Oh my goodness there is so much garbage in my soul and I don’t know where to begin and there’s only a month and I can’t even think and two days are gone already and I’m very distractible and gee this is very uncomfortable and have i looked at my email yet today?

No kidding. That’s the inside of my head. Fortunately for those of us who are overwhelmed, Rabbi Tarfon also gives very good advice: We don’t have to finish, we just have to do the work one step at a time.

Thanks to Rabbi Tarfon, I walk into my living room. I take out one of several good books and I start taking stock of my life. (This year I’m rereading This is Real and You are Completely Unprepared by Rabbi Alan Lew, z”l.) Step by step, I will do the work of Elul, first taking stock, then figuring out what actions I need to take. One by one, I will do those things. And a month from now, I may not be “finished” but I will have gotten a lot of work done.

You can do this too, no matter how overwhelmed you feel. Begin the task, and trust that whatever you accomplish, that is what you need to do this year.

And if you’d like to know more about Rabbi Tarfon, read Meet Rabbi Tarfon elsewhere on this blog. He’s one of my favorite rabbis and I hope you’ll like him too.

5777: Jewish Years Explained

Image: Street sign in Jerusalem “Happy New Year St.” Photo Mt Scopus Radio  Some rights reserved

We’re about to begin the year 5777 and sooner or later, someone will wonder, “5777 years from WHAT?”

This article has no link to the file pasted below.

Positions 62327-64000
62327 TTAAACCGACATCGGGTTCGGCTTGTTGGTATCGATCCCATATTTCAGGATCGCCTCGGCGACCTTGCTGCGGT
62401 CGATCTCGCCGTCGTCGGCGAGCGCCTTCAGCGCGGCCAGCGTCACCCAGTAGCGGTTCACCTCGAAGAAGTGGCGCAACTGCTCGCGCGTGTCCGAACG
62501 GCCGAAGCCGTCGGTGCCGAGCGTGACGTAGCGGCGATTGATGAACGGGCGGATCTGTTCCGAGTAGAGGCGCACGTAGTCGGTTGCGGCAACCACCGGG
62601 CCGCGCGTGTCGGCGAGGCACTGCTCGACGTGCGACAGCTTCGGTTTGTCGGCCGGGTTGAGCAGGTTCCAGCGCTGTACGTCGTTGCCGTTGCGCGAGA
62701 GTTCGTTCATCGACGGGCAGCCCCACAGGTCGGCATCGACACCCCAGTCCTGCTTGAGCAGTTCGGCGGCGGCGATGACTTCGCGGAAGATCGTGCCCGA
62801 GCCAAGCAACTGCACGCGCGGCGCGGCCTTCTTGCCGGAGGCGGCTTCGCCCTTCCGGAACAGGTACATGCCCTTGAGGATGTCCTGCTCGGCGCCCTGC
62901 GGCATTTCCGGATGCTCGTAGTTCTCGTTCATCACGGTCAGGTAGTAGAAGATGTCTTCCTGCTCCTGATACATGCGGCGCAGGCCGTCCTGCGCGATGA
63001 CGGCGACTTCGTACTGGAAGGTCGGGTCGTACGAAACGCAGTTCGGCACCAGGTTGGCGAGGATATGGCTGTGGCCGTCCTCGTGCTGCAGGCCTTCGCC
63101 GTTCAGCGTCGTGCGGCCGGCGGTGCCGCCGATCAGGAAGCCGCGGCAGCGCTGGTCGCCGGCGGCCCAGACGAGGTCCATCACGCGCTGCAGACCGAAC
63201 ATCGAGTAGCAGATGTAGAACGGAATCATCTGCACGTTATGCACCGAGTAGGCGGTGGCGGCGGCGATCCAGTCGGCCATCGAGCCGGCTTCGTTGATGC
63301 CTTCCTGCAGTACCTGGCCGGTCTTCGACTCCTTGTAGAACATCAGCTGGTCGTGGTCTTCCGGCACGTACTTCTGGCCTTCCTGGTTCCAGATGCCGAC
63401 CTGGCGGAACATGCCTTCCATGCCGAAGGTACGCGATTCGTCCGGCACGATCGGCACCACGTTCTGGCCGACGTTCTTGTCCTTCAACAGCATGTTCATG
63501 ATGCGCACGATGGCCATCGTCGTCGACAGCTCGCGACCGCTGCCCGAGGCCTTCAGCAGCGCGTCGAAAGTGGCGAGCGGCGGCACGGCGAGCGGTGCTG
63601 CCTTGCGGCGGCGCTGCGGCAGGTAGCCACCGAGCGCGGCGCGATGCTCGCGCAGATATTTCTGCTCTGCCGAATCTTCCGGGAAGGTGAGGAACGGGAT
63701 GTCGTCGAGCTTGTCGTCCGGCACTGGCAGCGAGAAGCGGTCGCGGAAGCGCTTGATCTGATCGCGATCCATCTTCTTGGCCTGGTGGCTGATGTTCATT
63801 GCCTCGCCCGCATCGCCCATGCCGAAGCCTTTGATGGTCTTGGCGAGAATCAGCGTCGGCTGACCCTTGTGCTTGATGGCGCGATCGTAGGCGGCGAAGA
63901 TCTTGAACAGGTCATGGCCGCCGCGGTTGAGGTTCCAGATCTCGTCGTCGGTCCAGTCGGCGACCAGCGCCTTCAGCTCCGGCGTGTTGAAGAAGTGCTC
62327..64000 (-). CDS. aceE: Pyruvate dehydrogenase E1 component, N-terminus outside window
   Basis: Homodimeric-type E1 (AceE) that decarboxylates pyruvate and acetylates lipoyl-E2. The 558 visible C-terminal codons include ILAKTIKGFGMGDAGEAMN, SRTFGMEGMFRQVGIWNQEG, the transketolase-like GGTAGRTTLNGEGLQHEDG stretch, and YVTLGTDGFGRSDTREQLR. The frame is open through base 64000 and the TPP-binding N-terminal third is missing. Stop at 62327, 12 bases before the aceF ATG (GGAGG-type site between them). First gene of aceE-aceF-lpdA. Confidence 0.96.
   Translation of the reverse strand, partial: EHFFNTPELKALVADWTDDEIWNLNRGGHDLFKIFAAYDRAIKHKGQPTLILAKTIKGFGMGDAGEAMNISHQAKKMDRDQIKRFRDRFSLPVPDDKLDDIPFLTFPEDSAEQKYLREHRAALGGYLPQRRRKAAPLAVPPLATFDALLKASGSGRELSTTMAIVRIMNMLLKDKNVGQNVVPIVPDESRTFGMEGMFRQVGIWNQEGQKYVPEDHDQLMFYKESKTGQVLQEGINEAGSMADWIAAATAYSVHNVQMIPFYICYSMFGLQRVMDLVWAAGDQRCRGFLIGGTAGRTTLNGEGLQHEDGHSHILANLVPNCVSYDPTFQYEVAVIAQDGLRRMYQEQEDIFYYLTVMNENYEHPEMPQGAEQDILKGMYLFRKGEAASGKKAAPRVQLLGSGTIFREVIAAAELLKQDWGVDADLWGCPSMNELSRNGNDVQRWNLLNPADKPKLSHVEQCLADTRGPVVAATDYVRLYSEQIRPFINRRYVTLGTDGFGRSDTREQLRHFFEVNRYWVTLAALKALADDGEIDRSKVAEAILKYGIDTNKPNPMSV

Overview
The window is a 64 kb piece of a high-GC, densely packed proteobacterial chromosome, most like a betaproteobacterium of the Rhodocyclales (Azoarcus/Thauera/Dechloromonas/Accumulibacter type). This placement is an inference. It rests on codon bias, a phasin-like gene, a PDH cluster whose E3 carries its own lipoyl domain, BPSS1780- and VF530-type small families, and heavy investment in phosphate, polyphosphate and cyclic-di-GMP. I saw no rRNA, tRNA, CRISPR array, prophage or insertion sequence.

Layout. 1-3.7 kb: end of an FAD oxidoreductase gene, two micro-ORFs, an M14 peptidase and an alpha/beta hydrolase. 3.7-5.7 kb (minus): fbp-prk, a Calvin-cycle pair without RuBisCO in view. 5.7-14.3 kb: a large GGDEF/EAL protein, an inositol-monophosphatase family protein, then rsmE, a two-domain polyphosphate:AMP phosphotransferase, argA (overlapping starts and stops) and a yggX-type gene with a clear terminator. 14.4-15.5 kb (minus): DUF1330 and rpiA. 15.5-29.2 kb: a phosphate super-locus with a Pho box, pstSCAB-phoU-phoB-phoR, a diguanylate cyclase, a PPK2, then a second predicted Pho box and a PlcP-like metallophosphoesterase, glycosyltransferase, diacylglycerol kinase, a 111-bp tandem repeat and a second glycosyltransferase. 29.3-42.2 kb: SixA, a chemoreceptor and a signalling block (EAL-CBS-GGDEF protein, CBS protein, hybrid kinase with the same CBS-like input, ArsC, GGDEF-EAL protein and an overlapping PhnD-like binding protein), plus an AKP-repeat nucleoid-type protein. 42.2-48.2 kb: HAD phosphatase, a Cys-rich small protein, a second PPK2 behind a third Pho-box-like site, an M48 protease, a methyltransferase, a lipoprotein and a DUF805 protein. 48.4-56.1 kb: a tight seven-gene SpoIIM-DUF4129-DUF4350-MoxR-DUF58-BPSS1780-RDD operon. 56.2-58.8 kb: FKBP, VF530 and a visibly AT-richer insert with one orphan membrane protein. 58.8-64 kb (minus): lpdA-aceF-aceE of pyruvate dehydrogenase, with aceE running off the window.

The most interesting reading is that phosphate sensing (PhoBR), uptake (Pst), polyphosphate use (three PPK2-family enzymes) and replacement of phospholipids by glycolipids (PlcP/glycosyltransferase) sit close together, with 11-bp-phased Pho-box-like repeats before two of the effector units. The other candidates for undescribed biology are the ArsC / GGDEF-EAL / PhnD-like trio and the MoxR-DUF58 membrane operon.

The simple answer: 5777 years from the creation of the world, as determined by counting back years in the Bible.

You and I both know that human beings weren’t created on the sixth day after the Big Bang. We could get into a very interesting discussion about “days” in the context of creation (literal days? or something more metaphorical? or is the Creation story not really about time at all?). Or we could stomp off harumphing about how the Bible and science are completely incompatible.

The truth is that religion and science had a battle long ago, and many of us decided that scientific method was better at addressing the “how” of the world, so we quit looking to the Bible for science. Torah explores the meaning of creation, a question that science can’t and won’t address.

BUT – long before we abandoned the notion of a six day Creation a few thousand years ago, we Jews began numbering the years by a certain pattern. We remember many things in terms of their placement in Jewish time. Also we are “a stiff-necked people” and we cling to some things just to be stubborn. So even though it is a bit anachronistic, we still number our years by the old system. On Rosh Hashanah morning, the shaliach [service leader] will announce the arrival of the year Five Thousand Seven Hundred and Seventy Seven.

So the more complex answer to the question, “Why 5777?” is “Tradition!”

 

Books to Prepare for the High Holy Days

Image: Man blowing a shofar. Photo by jonathunder via wikimedia. Some rights reserved.

Do you hear the sound of that distant horn?

The High Holy Days are on their way sooner than we realize. This year they begin with Rosh Hashanah at sundown on October 2, 2016. Yom Kippur will begin at sundown on October 11.

In other words, school begins in the Northern Hemisphere and then “bam!” it will be time to welcome 5777.

Are you reading anything to prepare for the season this year? Doing anything else to prepare?

Here are some books I’ve found useful for High Holy Days preparation. Don’t try to read them all! Spending quality time with one good book can be an excellent help.

The official start date for preparation is the first of Elul. This year (2016) that will fall on Friday, Sept 2 at sundown. I’m publishing this list now so that you can have a bit of lead time to visit your local Jewish bookshop!